Preening peacocks

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Sometimes overthinking becomes so confining that one must step back and think only of the shallowest things and all the plumage that adorns and connects those things. And how those things are completely transitory.

S cares a great deal about looking good, and often refers to himself jokingly as a peacock. This is mostly evidenced by his colorful and well-tailored sartorial choices. We thus talk a lot about peacocks – of both the figurative and literal sorts.

I think of this sometimes – peacocks. When I first moved to Gothenburg I misread a sign on a restaurant called Peacock, but I swear that even now my eyes are fooled every time I see it, thinking it says “Supercock”. From far away, the Chinese characters that precede “peacock” really look like an “S” and a “U”. Maybe I see what I want to see.

The peacock theme comes up now and then. Not long ago I read Flannery O’Connor (Mystery and Manners: Occasional Prose) and a story about a loud peacock and chickens (“From that day with the Pathé man I began to collect chickens. What had been only a mild interest became a passion, a quest. I had to have more and more chickens.”), which reminded me of a former colleague who loved her chickens and was always trying to convince me to get chickens of my own – to persuade me by doing everything from bringing me fresh eggs to letting me borrow comprehensive books about how to raise chickens.

Then this week, a friend from school days posted in social media about her new peacock, which she has perfectly named “The Fonz”. She gave him a mirror, and he stands admiring himself in it. Of course he does.

In the meandering way in which I think makes this peacock Fonz remind me of my conversations with a younger colleague, to whom I often explain old (mostly American) cultural references. I don’t know how or why I was explaining Happy Days one day, but ended up explaining “The Fonz” and asking her if she’d heard the term “jump the shark”. She hadn’t. But even if she had, maybe it would not make sense or it would not even have registered with her. In fact when I mentioned this conversation to someone else (my own age), his first response was, “But how can she understand ‘jump the shark’ without understanding The Fonz and Happy Days?”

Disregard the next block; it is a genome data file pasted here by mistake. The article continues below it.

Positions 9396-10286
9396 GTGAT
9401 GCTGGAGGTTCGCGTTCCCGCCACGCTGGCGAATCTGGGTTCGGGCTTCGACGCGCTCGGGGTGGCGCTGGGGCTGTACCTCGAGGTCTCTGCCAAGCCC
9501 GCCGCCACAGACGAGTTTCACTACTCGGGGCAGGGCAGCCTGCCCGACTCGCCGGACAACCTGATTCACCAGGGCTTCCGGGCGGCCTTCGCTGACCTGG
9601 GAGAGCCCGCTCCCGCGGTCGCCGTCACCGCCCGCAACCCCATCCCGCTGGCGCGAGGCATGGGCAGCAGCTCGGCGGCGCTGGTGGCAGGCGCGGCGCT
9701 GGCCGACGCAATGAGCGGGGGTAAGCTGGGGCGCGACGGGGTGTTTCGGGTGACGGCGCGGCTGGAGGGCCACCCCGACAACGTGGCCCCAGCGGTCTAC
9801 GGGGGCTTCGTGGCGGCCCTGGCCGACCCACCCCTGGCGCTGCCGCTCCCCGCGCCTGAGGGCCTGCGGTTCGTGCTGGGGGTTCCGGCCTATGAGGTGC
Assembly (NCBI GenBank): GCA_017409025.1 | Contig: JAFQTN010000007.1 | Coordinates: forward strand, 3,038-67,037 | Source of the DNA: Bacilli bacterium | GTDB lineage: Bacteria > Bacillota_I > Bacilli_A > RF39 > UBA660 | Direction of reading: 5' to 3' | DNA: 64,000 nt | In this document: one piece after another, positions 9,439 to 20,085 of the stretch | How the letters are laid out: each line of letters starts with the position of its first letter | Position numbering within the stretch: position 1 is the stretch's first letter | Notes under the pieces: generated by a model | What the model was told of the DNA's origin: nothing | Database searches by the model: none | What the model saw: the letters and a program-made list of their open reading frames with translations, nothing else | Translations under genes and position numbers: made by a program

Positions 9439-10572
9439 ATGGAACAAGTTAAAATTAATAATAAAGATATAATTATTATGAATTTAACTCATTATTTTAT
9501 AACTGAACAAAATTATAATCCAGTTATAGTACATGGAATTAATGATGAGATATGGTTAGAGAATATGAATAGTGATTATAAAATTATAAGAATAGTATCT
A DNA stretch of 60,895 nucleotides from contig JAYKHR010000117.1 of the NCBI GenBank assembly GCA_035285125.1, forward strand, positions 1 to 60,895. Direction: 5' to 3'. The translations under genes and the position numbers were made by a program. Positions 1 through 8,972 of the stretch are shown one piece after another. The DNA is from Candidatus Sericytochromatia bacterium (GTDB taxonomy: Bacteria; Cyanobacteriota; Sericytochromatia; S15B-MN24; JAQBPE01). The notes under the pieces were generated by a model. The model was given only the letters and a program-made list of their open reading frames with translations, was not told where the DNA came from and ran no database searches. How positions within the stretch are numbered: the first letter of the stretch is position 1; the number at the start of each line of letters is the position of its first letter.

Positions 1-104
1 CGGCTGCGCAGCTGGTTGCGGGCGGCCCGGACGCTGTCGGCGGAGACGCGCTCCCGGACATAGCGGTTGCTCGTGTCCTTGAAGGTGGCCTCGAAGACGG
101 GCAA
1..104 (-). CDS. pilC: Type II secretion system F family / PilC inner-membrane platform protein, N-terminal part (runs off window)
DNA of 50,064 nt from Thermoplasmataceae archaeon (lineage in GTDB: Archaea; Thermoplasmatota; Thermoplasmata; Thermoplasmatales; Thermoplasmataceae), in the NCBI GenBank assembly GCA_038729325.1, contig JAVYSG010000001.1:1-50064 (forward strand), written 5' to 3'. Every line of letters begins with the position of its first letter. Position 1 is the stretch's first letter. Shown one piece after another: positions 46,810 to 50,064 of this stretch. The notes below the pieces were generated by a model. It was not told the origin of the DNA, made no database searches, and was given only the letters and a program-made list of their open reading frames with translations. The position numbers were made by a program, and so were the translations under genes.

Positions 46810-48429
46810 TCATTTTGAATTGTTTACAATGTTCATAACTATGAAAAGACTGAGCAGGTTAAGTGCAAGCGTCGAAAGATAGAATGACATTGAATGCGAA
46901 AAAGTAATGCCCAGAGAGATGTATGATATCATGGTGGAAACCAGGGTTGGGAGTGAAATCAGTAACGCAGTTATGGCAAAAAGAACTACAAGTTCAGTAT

It’s interesting how the smallest references, so indelibly branded on our brains, disappear – or never existed to those who came later and never experienced them. A group of colleagues and I were discussing someone’s gaudy fake fingernails, and I referenced the famous FloJo fingernails. But Florence Griffith Joyner is a now-deceased former Olympic champion and 1980s relic star of track and field. But there are a lot of people my own age (and those older and slightly younger) who immediately understand what I am talking about when I say “FloJo” or, more specifically, “FloJo nails”.

And these things… these pieces of shorthand… come and go the same way beauty fades. It’s there one day and gone the next. Even a peacock doesn’t live forever.

silent rage

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Leaflet
Tomas Tranströmer

The silent rage scribbles on the inward wall.
Fruit trees in bloom, the cuckoo calls out.
This is spring’s narcosis. But the silent rage
paints its slogans backwards in garages.

We see all and nothing, but straight as periscopes
handled by the underworld’s timid crew.
It’s the war of minutes. The broiling sun
stands over the hospital, suffering’s parking lot.

We the living nails hammered down in society!
One day we’ll come loose from everything.
We’ll feel death’s air under our wings
and be milder and wilder than we are here.

Original

Flygblad
Det tysta raseriet klottrar på väggen inåt.
Fruktträd i blom, göken ropar.
Det är vårens narkos. Men det tysta raseriet
målar sina slagord baklänges i garagen.

Vi ser allt och ingenting, men raka som periskop
hanterade av underjordens skygga besättning.
Det är minuternas krig. Den gassande solen
står över lasarettet, lidandets parkering.

Vi levande spikar nedhamrade i samhället.
En dag ska vi lossna från allt.
Vi ska känna dödens luft under vingarna
och bli mildare och vildare än här.

Photo by Adam Sherez on Unsplash